6 Tips for Freelance Writers in Richmond

You can’t make a living as a freelance journalist in Richmond — at least for the long haul.

How do I know? Because I’ve been on both sides of the business — selling freelance work and hiring freelancers — for more than 20 years. I can’t name a single person in Richmond who’s consistently paid the bills and made a career solely from writing freelance stories for local media outlets.

If you’re a freelancer, you’ve seen firsthand how tough it is to land a byline in Virginia’s capital, even if there seems to be an abundance of media. The right editors can be difficult to reach at the right time, resources are tight, opportunities seem elusive and competition is heavy.

But don’t dump out your coffee and close your MacBook yet. If you’re looking to gain experience, hone your craft, build a portfolio of stories and perhaps find your way to a part-time or full-time position, you can do it. Here are some ways aspiring freelance writers can stand out:


1. Recognize Your Value.

Didn’t I just say that you can’t make a living at this for long? Yes. But that doesn’t mean you don’t bring value to the table.

Maybe it’s a fresh perspective or personal background. Through the years, much discussion has centered on how to diversify the talent that appears on local pages and websites. This should encourage writers who can bring new voices to the table.

Recently, Samantha Willis, the arts and culture editor of Richmond magazine, made a concerted effort in a Facebook post seeking “talented Richmond-area writers of color, who turn in clean copy, meet deadlines, respond to editors in a timely fashion and pitch their own ideas.” Other outlets have made efforts to find talent outside of traditional channels, and beyond established networks. Success has varied.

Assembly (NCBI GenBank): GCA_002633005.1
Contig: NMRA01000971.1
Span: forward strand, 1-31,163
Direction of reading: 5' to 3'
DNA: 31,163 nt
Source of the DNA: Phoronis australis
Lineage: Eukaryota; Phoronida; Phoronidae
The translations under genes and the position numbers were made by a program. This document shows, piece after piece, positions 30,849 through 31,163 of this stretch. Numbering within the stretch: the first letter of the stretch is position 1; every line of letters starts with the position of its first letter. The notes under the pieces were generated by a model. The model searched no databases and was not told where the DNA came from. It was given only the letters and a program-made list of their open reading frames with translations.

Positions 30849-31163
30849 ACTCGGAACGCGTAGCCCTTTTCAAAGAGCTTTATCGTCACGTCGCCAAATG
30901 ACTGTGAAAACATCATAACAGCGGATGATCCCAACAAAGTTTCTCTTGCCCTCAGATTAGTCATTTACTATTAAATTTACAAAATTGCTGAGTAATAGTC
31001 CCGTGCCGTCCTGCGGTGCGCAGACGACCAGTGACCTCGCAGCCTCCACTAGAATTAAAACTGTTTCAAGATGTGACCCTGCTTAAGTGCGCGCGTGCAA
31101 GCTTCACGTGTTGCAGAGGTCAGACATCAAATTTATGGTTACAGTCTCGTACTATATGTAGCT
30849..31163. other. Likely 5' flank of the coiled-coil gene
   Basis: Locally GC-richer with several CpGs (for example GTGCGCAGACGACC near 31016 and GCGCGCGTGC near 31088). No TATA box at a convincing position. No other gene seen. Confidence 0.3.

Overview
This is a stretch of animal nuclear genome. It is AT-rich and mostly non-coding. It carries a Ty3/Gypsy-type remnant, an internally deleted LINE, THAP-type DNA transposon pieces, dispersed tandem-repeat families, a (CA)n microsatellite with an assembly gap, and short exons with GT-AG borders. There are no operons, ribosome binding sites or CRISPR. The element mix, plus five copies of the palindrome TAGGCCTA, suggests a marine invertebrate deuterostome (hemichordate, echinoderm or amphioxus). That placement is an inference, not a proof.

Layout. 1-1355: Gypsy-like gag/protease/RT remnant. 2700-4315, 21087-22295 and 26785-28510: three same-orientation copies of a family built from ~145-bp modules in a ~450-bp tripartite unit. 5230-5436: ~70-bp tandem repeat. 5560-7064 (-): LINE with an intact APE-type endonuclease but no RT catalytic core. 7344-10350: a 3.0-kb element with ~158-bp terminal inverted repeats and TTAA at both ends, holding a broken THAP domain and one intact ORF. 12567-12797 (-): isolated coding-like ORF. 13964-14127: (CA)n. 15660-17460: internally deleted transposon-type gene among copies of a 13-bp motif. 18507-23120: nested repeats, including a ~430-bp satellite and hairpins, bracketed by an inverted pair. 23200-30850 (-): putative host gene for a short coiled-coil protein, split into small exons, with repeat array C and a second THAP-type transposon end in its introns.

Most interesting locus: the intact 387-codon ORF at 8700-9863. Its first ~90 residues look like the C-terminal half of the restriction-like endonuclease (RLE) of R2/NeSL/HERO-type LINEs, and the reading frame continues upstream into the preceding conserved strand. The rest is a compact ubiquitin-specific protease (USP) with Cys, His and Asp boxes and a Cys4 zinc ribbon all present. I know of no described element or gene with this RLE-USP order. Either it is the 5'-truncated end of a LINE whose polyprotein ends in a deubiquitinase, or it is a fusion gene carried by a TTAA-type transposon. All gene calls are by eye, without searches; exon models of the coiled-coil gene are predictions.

Richmond newsrooms should seek you out, and if they aren’t, it’s to their detriment (a subject worth its own blog post). But you also can help them find you by using some of these tips. Break through their traditional talent pool and open their eyes to what you can add to their journalism. If they don’t see it, someone else will.

Beyond your background and perspective, maybe you have unique qualifications or technical experience in a field where readers would benefit from your expertise. Maybe you’re a veteran journalist looking for a new way to express yourself. Maybe you offer innovative ideas — or made the most of an opportunity that gives you a competitive advantage.

All of that is worth something. Sure, there’s value in getting your name out there and gaining experience in exchange for lower rates when you’re starting out. Maybe it’s an internship, or agreeing to smaller, trial assignments. My first full-time reporting position in Richmond didn’t even top $12,000 — yes, you read that right.

But be cautious about giving the work away.

In my last year as an editor at Style Weekly, a young photojournalist contacted me about a photo he’d taken at a news event. He realized that no other Richmond photojournalists were there, and that Style might want to use the picture. Yes, we did. I replied to his email ready to pay him for the photo. Unfortunately, he’d already offered it to several local outlets. Some wanted to use it, and he was so eager that he gave it to them for nothing.